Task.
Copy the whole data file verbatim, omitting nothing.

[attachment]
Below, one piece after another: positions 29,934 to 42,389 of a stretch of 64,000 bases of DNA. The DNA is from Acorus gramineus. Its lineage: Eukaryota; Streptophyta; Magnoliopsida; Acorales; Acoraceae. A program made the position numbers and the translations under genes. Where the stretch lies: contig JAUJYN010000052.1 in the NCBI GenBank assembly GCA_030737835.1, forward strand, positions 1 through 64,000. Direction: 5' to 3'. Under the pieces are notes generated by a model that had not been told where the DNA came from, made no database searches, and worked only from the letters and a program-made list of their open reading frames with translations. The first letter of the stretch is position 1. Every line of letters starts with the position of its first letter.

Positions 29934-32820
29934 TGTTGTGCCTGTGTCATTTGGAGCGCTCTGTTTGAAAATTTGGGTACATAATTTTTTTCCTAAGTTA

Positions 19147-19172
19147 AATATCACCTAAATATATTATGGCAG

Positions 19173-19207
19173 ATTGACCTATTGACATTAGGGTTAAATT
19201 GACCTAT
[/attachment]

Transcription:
Below, one piece after another: positions 29,934 to 42,389 of a stretch of 64,000 bases of DNA. The DNA is from Acorus gramineus. Its lineage: Eukaryota; Streptophyta; Magnoliopsida; Acorales; Acoraceae. A program made the position numbers and the translations under genes. Where the stretch lies: contig JAUJYN010000052.1 in the NCBI GenBank assembly GCA_030737835.1, forward strand, positions 1 through 64,000. Direction: 5' to 3'. Under the pieces are notes generated by a model that had not been told where the DNA came from, made no database searches, and worked only from the letters and a program-made list of their open reading frames with translations. The first letter of the stretch is position 1. Every line of letters starts with the position of its first letter.

Positions 29934-32820
29934 TGTTGTGCCTGTGTCATTTGGAGCGCTCTGTTTGAAAATTTGGGTACATAATTTTTTTCCTAAGTTA

Positions 19147-19172
19147 AATATCACCTAAATATATTATGGCAG

Positions 19173-19207
19173 ATTGACCTATTGACATTAGGGTTAAATT
19201 GACCTAT